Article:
My Random Two Cents

I’ve been thinking this for years, but maybe if I write it here there is some chance that it will get the attention of someone who knows someone who might be able to do something about it.

The Kashman family has been moved by the military seven times, three times overseas.  From these experiences, I’ve developed a theory on a great way to save a lot of money, decrease moving stress, and make people happy at the same time.  Sounds great, huh?  And I think it could work.

Every time they PCS, each service member is authorized the move of their household goods, up to the weight limit for their rank and dependent status.  In addition, for certain OCONUS moves, the transportation of a vehicle is authorized.  This entitlement represents a huge cost to the military.    I can’t find statistics anywhere, but you’ve got to guess it is a lot.  The current system does not provide any incentive for military families to decrease the amount of household goods that they move.  You know and I know that there is unnecessary stuff that gets move:  that box of papers that you can’t make time to sort before the move, that ratty old sofa that might work in the basement of the house that you might get after you move, those extra dishes and too-small clothes and the bookcase that you meant to refinish three duty stations ago.  And books.  We all know about the books.

Here’s my proposal:  before each PCS, the transportation people should estimate how much it is going to cost to move your household goods, and POV if appropriate, and offer you a cash incentive to stay below your weight or choose not to ship your car.  Such a scheme would decrease the amount that the services spend on moving unnecessary items.  I would certainly find the time to purge those papers, unused exercise machines and excess holiday decorations if I knew that it was going to mean that I got money when I moved.  And cars?  It is a well known fact that people ship low-value cars all the time.  Sometimes they even do it on purpose, because when you go overseas, you are only allowed to ship a vehicle back if you shipped a vehicle there.  There are people who deliberately buy an old junker to ship so that they can buy a snazzy new sports car in Europe without having to pay the return shipping themselves.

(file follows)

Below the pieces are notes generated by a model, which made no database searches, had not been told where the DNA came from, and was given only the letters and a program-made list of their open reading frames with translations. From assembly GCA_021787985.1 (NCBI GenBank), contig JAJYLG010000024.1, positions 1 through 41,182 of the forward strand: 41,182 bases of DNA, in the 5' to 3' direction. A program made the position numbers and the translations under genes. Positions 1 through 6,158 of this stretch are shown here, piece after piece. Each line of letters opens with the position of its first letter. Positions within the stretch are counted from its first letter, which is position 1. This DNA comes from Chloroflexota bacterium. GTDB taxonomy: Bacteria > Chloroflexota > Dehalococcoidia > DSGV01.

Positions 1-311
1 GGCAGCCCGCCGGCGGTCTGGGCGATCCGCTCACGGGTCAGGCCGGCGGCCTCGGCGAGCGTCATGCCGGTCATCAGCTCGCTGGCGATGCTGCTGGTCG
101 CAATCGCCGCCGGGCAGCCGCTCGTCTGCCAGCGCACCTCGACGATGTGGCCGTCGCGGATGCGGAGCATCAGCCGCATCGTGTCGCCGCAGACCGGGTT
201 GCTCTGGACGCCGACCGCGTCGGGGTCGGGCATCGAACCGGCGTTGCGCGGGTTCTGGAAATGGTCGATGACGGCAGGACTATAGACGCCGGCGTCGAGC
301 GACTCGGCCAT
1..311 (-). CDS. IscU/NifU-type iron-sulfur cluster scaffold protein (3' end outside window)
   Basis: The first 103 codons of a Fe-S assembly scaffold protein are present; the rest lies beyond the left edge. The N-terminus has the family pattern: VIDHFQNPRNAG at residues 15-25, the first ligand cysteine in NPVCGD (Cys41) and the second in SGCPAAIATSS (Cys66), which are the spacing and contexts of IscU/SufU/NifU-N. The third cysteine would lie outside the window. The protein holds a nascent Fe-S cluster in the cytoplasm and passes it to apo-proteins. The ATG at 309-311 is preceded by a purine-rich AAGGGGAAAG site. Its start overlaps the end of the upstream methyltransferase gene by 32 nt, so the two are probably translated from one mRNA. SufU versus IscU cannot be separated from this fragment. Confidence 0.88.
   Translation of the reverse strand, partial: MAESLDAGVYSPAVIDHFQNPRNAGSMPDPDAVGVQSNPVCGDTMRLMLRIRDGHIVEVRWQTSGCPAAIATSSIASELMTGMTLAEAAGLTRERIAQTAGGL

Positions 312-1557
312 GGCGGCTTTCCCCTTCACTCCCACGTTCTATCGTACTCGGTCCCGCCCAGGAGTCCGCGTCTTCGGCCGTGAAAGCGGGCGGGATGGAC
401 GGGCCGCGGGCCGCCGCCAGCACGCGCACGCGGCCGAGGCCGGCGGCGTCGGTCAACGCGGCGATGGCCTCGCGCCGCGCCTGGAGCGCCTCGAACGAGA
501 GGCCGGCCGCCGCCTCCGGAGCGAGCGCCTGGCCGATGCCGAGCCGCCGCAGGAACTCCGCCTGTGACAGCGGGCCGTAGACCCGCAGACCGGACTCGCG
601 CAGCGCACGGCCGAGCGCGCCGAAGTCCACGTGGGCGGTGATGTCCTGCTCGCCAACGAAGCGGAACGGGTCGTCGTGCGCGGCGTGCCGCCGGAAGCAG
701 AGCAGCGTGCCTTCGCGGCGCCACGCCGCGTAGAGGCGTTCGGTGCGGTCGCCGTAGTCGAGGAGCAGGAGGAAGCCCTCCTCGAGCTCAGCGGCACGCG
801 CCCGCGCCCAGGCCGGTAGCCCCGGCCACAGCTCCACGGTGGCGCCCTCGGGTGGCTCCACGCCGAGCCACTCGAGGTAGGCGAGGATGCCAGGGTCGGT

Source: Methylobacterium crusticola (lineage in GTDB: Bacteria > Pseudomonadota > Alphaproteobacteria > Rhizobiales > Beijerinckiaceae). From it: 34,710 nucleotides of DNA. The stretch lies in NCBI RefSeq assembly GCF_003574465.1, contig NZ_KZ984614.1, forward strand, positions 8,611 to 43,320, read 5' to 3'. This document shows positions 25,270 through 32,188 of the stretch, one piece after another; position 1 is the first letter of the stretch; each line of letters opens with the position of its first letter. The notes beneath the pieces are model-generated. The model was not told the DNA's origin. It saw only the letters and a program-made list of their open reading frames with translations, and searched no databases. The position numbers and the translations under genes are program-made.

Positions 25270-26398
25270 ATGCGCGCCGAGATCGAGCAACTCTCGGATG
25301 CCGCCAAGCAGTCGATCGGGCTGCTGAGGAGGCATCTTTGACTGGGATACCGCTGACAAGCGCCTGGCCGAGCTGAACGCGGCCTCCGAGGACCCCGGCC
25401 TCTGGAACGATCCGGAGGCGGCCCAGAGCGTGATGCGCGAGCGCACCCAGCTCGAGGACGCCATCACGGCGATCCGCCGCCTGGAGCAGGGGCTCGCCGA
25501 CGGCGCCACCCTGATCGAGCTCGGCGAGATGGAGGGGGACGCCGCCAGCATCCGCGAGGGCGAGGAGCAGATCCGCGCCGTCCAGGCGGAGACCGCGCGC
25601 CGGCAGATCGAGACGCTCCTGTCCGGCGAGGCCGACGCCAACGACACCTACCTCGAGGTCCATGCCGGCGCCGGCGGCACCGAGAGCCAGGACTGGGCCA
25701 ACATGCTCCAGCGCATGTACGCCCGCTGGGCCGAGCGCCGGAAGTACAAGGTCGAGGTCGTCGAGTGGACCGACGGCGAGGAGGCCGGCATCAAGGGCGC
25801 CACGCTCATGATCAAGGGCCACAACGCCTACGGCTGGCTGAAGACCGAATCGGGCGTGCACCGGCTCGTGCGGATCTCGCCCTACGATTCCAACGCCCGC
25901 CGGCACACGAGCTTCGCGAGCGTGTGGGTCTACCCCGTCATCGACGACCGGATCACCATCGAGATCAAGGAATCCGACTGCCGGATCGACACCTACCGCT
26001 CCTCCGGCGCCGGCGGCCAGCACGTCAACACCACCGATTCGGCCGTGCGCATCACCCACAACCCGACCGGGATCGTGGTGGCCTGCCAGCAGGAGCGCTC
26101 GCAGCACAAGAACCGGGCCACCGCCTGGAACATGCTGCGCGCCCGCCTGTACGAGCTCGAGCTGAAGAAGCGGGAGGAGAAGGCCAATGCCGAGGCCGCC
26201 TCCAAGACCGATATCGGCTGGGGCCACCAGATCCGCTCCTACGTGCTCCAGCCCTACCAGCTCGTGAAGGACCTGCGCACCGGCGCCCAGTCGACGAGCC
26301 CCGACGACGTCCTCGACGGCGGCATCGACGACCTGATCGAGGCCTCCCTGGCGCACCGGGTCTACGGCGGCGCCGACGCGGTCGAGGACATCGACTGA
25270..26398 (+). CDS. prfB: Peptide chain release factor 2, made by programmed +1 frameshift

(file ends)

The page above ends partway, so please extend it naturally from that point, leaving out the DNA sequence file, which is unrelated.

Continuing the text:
Here’s the most remarkable part about my thoughts:  I’m not alone.  I found a 2000 Press Release from the Armed Forces Press Service that states that there were going to be changes to the car shipment system, and stating that the DoD was “asking Congress to sanction cost avoidance incentives for household goods.”  Well, it is 11 years later and I have seen no move towards these sensible changes.

As our country faces unprecedented budget challenges, cost-cutting is imperative to keeping important defense functions fully operational.  This change could potentially save millions of dollars each year, and I can’t think of one good reason that we shouldn’t do it.

About the Author

Kate Horrell
Kate Horrell is a military financial coach, mom of four teens, and Navy spouse. She has a background in taxes and mortgage banking, and a trove of experience helping other military families with their money. Follow her on twitter @realKateHorrell.
  • Kara

    We are stationed in Okinawa. We were not allowed to ship a vehicle, but the military did offer to pay to store one for us. We were also limited on the weight we were allowed. We were only allowed less than half of what we would have had in a CONUS move. Because of this, we took almost no furniture, instead choosing to use the gov’t furniture offered. The rest of our things were put in storage, paid for by the military. When we PCS back to the states, we don’t have a weight restriction. I wonder if this saves the gov’t any money or if it’s just a wash.